How to know what is causing that unwelcome pain

Quick notes:

  • Painful ovulation occurs around two weeks before your next period

  • The pain usually goes away on its own within 24 hours

  • Birth control pills may be used to relieve extreme pain in some women

If monthly menstrual cramps were not enough for you, many women also experience painful ovulation. Know how to tell the difference between the two pains, what to do if you have painful ovulation, and when to see your doctor.

In order to understand what painful ovulation is, you should have a full understanding of what ovulation is, in general. Ovulation occurs when a follicular cyst swells and ruptures to release an egg. The fallopian tubes contract to help the egg travel. The blood and other fluids that the ruptured follicle releases sometimes enter the pelvis. As this happens, you may experience irritation, dull aches, or sharp pains, as well as some spotting or discharge.

How to know if it is painful ovulation

If you have a period that follows a fairly regular schedule, you should be able to distinguish between painful ovulation and menstruation by the time it occurs. Ovulation typically occurs about midway between periods, or about two weeks before your next cycle.

The location of the pain is also an important sign. If you are experiencing painful ovulation, you will usually feel the pain on one side of your lower abdomen. If you have an irregular period or feel confused about the location of the pain, reach out to your doctor, or be sure to mention it at your next annual appointment.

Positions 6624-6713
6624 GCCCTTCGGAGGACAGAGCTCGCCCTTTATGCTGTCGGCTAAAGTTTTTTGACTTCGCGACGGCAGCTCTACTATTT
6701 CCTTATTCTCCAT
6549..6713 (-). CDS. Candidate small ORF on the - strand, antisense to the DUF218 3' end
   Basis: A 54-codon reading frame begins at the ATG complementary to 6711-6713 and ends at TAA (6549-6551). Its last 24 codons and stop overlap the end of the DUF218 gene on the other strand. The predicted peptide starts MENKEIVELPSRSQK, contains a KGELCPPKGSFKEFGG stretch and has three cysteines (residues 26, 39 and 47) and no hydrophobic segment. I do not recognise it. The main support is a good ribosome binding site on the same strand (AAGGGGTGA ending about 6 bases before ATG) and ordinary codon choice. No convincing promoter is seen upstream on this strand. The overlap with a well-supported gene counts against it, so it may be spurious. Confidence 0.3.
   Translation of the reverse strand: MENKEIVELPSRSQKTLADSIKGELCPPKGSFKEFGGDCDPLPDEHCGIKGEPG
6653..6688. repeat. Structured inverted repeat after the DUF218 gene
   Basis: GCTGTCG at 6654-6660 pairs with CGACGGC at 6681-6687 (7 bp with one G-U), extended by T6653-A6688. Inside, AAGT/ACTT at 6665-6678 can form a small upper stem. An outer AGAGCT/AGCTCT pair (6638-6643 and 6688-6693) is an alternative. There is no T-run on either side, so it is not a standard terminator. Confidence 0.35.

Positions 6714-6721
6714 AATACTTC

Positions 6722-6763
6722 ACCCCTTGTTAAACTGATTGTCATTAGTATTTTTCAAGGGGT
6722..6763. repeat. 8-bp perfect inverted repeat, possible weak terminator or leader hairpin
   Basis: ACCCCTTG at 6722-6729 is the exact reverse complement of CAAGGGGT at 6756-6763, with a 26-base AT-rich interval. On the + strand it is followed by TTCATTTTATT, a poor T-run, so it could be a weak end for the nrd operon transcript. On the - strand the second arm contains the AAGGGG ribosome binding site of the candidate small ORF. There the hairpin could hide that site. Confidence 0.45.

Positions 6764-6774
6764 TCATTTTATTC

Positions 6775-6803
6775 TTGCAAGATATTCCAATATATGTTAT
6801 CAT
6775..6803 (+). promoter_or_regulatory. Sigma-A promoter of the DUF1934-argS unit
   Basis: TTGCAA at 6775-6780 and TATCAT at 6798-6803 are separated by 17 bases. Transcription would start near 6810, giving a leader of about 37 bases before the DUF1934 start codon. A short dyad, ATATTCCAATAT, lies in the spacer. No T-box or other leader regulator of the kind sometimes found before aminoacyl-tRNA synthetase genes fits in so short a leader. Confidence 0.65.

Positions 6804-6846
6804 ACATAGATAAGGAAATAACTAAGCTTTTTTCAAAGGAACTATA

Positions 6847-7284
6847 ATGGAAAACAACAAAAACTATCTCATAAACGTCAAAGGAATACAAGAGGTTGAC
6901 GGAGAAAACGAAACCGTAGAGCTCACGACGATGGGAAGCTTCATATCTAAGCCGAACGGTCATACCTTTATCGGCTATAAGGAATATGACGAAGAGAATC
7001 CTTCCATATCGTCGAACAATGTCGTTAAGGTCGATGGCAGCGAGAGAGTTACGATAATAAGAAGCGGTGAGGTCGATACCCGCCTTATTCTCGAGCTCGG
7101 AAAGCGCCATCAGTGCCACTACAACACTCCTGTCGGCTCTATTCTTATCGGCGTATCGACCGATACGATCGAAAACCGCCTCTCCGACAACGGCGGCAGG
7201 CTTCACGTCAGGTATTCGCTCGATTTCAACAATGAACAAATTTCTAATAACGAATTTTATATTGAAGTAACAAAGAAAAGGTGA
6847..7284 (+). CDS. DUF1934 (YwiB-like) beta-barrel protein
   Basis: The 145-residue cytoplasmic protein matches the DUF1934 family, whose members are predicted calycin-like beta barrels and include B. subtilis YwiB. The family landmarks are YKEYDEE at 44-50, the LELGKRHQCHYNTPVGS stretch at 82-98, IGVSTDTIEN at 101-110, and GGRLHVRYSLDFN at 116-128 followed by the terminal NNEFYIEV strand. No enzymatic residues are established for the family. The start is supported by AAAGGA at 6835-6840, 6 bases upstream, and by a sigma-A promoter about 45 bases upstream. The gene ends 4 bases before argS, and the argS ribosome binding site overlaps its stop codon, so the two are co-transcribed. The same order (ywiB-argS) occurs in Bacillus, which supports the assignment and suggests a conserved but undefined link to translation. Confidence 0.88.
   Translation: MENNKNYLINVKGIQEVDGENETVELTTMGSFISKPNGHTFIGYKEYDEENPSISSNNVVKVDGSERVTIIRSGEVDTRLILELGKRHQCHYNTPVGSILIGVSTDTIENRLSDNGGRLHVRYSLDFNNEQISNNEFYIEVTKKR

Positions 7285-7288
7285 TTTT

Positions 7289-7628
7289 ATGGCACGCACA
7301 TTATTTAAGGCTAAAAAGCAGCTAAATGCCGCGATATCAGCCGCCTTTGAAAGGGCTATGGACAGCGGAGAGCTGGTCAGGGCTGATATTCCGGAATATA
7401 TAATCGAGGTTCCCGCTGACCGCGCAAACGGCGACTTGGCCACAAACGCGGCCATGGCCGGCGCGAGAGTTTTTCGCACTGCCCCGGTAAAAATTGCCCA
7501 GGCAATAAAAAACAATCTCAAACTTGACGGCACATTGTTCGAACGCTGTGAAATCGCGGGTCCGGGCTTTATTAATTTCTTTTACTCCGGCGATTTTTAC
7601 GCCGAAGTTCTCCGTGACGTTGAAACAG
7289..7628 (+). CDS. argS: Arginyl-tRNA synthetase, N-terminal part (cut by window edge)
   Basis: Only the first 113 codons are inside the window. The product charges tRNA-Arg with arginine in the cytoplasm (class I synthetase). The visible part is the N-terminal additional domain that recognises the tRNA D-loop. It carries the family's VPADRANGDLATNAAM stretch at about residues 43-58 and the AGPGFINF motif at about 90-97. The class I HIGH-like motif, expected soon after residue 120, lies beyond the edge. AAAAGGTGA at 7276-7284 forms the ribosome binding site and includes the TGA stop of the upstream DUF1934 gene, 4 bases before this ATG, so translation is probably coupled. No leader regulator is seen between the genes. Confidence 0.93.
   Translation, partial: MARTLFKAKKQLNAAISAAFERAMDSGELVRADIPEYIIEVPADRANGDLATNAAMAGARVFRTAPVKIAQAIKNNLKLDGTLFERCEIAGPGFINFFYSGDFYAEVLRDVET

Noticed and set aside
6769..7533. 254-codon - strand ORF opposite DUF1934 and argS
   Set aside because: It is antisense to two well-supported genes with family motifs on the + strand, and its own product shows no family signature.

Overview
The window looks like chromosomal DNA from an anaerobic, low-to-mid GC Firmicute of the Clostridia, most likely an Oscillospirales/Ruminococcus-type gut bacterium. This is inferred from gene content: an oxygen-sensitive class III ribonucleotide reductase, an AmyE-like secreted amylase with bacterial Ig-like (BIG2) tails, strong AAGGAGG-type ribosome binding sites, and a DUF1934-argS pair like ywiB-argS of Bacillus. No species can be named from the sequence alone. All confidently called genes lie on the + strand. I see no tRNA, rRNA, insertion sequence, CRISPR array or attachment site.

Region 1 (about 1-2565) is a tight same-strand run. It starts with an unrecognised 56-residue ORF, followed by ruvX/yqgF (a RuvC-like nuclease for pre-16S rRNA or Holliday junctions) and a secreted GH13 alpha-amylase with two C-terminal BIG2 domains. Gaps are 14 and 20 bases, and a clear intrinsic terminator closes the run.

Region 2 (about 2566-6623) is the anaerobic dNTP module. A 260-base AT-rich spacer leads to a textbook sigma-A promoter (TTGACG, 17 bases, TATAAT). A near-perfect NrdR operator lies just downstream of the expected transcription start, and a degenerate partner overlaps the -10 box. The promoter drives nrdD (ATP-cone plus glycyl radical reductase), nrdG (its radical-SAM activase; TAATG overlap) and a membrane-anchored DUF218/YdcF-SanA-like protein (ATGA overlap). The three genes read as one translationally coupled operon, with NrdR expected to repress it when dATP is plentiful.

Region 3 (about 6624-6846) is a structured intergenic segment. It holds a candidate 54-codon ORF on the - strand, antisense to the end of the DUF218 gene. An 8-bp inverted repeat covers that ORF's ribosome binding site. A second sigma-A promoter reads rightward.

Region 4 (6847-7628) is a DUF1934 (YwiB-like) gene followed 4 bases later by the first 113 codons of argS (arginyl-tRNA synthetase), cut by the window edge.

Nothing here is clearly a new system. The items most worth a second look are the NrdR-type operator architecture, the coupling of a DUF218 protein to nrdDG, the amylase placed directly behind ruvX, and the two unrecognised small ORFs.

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How to prevent or treat painful ovulation

Ovulation pain typically does not last for more than a day. As it goes away so quickly and is not found to be dangerous, there is usually not any medical treatment given. However, there are a couple of things ladies can do at home to help ease the pain.

Over-the-counter pain relief medications, like ibuprofen or Aleve, help fight inflammation and, therefore, pain. Using a heating pad or taking a hot bath may relieve some of the pain. Resting may help your body through the process faster.

Ovulation occurs when a follicular cyst swells and ruptures to release an egg. The fallopian tubes contract to help the egg travel. The blood and other fluids that the ruptured follicle releases sometimes enter the pelvis. As this happens, you may experience irritation, dull aches, or sharp pains, as well as some spotting or discharge. These aches and pains are what is known as painful ovulation.

If you have extreme ovulation pain and cannot seem to ease it, you might find that birth control pills help you. This is because they can prevent ovulation.

Signs that you should call your doctor

While painful ovulation is usually nothing to worry about, it is vital that you pay attention to any other symptoms you experience at the same time. Some signs that you should see your doctor include:

  • running a fever
  • vomiting
  • pain that lasts longer than a day
  • pain when you urinate
  • sensitive, red or burning sensations on the skin around the pain site
  • if you missed your last period

These are the most significant signs that you should talk to your doctor about but not the only ones. Pay close attention to any unusual things you experience during ovulation. If it concerns you in the least, do not hesitate to call your doctor. It is always better to be safe than sorry.

Also, be sure to keep your yearly gynecologist appointment during which you and your doctor can discover and discuss any minor issues before they become major ones.

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